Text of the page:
February 22, 2008

Yes, Depression

I received my new issue of No Depression magazine the other day, and like I always do, I leafed through it checking to see what musicians were interviewed and what albums were reviewed. What I missed and found later was this note from the publisher:

Dear Friends:
Barring the intercession of unknown angels, you hold in your hands the next-to-the-last edition of No Depression we will publish. It is difficult even to type those words, so please know that we have not come lightly to this decision.

For those not familiar with the music magazine, let me explain: For 13 years No Depression has won acclaim for its coverage of the alt-country, country, Americana music scenes. Their cover subjects have ranged from Gillian Welch to Elvis Costello to Drive-By Truckers. They also did not succumb to glossing themselves up (like Paste magazine, which has turned itself into the GQ of music magazines), instead opting for solid reporting and filling a well-loved niche.
But now, despite a solid readership base, advertising revenue is shrinking and dying because of the collapse of the corporate music industry. It's a hard fact to stomach that as it becomes easier to access music through downloadable and DIY albums, that it would help destroy things we love -- like No Depression. While the publisher says they will try to continue an online presence, I'm pretty sure it won't be the same or have the same impact to me.
It all boils down to one less voice heard for deserving musicians. No Depression? Not for me.

February 7, 2008

Issue No. 19, February 2008

Guitar Heroes!! - Saving the World
With a Single Lick
(A Modern Acoustic Readers' Poll)

When we were kids growing up in the ’70s guitar-based rock was king. Bands like the Allman Brothers, Little Feat and Led Zeppelin fist-pumplingly ruled; we spent our money to see blues greats John Mayall and Albert King; and there was nothing better than the ripping, rocking guitar duel between Eric Clapton and Duane Allman on “Why Does Love Got to be So Sad.’’
By the ’80s, the guitar-god sound were all but history, replaced by the jangly rhythms of R.E.M. and then the grungy, layered guitar of Nirvana and Pearl Jam in the ’90s.
Despite the demise of the grandiose – if not self-indulgent – solo, we haven’t lost our love for a great guitar break. But we also appreciate the quieter, more tasteful licks that complement rather than carry a song. We’re just as happy hearing a great backing banjo as a screaming solo. Maybe our ears are getting older, or maybe we have refined our understanding of what skillful guitar playing is.
With this comes a new type of guitar hero: He or she may not leap tall buildings in a single bound or stop a bullet in their teeth, but they will always be there to save the day – by adding the perfect delicate lick or knocking out a short, nasty solo that strikes an emotional chord inside us.
We’ve been bombarded by the likes of Rolling Stone magazine and others with their lists of “The 100 Greatest Guitarists of All Time.” Those lists always start, as they should, with Hendrix, Clapton, Page, Allman, Vaughan, etc., and fill out with other great blasters of the past. But they rarely acknowledge the many guitarists who, while they may not deliver the firepower, have the musical heart and soul.
So we asked our readers to put aside the guitar gods — alive and dead — and tell us which guitarists today make them stop and take notice when they play?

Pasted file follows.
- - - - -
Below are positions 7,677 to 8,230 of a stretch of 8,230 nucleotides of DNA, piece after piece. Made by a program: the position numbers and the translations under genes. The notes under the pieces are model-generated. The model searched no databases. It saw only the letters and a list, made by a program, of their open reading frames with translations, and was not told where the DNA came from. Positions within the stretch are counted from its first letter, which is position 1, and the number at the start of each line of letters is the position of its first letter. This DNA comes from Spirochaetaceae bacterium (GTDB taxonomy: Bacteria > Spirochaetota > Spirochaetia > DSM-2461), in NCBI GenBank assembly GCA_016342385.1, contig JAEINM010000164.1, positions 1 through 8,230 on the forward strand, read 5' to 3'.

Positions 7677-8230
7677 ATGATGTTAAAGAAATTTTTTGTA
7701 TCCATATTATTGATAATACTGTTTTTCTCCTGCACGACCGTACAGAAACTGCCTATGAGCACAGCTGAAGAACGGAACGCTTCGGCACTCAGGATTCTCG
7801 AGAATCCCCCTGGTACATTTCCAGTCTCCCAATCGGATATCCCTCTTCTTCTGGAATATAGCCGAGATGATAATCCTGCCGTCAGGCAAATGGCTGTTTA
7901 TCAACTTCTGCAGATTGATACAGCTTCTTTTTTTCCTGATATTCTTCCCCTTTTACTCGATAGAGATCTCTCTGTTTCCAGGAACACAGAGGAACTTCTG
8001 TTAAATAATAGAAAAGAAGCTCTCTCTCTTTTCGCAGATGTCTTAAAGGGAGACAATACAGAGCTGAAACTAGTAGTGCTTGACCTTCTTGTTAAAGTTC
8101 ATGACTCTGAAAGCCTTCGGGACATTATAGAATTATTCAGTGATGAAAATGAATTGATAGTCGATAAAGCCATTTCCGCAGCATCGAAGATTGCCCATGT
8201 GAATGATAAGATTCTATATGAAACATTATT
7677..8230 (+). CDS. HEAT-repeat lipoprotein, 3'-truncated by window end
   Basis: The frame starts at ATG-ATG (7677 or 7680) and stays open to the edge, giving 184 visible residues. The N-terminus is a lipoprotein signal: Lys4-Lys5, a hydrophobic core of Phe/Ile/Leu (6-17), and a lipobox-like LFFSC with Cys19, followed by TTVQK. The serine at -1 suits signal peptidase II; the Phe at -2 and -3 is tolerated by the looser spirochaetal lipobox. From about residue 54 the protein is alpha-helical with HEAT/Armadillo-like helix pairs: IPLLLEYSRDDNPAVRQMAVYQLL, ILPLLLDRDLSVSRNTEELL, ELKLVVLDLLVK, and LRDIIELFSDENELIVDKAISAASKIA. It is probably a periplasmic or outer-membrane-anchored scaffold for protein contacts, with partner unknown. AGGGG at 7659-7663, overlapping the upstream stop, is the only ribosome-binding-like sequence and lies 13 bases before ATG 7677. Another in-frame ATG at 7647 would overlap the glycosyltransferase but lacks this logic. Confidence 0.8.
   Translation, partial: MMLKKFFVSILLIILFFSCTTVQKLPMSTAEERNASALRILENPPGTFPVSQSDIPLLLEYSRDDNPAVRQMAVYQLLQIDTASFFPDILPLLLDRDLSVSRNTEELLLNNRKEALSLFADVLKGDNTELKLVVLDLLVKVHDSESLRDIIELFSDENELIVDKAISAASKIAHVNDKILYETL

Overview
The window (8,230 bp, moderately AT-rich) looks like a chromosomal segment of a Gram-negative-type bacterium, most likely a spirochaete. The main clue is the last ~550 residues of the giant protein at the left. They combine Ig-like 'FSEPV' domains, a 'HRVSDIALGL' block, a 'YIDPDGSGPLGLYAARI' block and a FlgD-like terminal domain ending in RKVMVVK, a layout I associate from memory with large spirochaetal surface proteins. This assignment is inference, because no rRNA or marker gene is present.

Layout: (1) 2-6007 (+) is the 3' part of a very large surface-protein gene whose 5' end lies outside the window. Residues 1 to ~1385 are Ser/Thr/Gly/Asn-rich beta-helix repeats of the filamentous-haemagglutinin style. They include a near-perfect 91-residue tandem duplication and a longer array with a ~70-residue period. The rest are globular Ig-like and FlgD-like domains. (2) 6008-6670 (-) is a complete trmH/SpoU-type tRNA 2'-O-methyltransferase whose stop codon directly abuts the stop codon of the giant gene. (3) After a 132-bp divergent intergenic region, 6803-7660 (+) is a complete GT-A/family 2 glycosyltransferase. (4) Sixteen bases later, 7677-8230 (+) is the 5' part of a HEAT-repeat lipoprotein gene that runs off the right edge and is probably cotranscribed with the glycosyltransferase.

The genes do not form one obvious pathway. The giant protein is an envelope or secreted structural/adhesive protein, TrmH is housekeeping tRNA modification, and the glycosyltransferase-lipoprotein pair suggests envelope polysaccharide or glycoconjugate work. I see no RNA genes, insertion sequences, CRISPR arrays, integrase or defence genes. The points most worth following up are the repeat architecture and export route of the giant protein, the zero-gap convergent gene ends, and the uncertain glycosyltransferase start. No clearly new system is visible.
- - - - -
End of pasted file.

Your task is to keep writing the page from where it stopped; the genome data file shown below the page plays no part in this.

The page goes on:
We think you’ll find the list fascinating: Some you’ll recognize immediately, some you won’t; some are solo artists, some play backup to singer-songwriters. All are accomplished players with something great to offer. The list cuts across many genres of music from rock to world beat, inspiring us to stretch beyond our musical borders.
So thanks to all for taking part. We’ve gotten to hear a lot of great guitarists we didn’t even know about.
Now, if we can only get that “Layla” solo out of our heads…
To download the new issue, click HERE
Also, to read reviews of new albums by up-and-comer Thao Nguyen and an all-women tribute album to Neil Young, click HERE

MA 5- Songs
Songs that helped us survive this issue.
1. “Beat (Health, Life and Fire),” “We Brave Bee Stings and All,’’ Thao Nguyen. Energetic and fun.
2. “My Winding Wheel,” “Heartbreaker,” Ryan Adams. He’s got that alt-country thing down pat.
3. “On the Radio” “Fidelity,” Regina Spektor. Her eclectic songs are incredibly catchy.
4. “Stay on the Ride,” “Children Running Through,” Patty Griffin. Listening again to the whole album, and this song is a standout.
5. “To the Dogs or Whoever,” “The Historical Conquests of Josh Ritter,” Josh Ritter. Bolstered by an exuberant appearance on Letterman.

Hey 'Shell, You Know It's Kind of Funny...

I recently caught Michelle Shocked playing at Club Passim in Cambridge. As I stated earlier in this space, I go a long way back with Michelle and have followed her faithfully through her many phases -- folk, jazzy swing, country, rock. But her gospel phase is tougher to take, and it's not because of the music. It's the constant proseletizing and asking the audience to join in on every chorus like she's a preacher. I wanted to shout, "We're paying YOU to sing, not us!" But the music was great; her band was top-notch with longtime cohort Rich Armstrong on trumpet, bass, harmonica, etc., keyboard player Reggie Royal, who has a very nice voice, and (I'm saving the best for last) Erin McKeown on guitar.
And though Erin seemed like a fish out of water as far as the religious aspect of the night, her guitar playing was great. It was clear she was new to the music, trying to find her spots to shine. But you have to give her credit for putting herself out there in a new situation.
A review in the Boston Globe really sums up the show the best, so click HERE to read it.
Also, I took a couple of video clips at the show. Below is one; for the other click HERE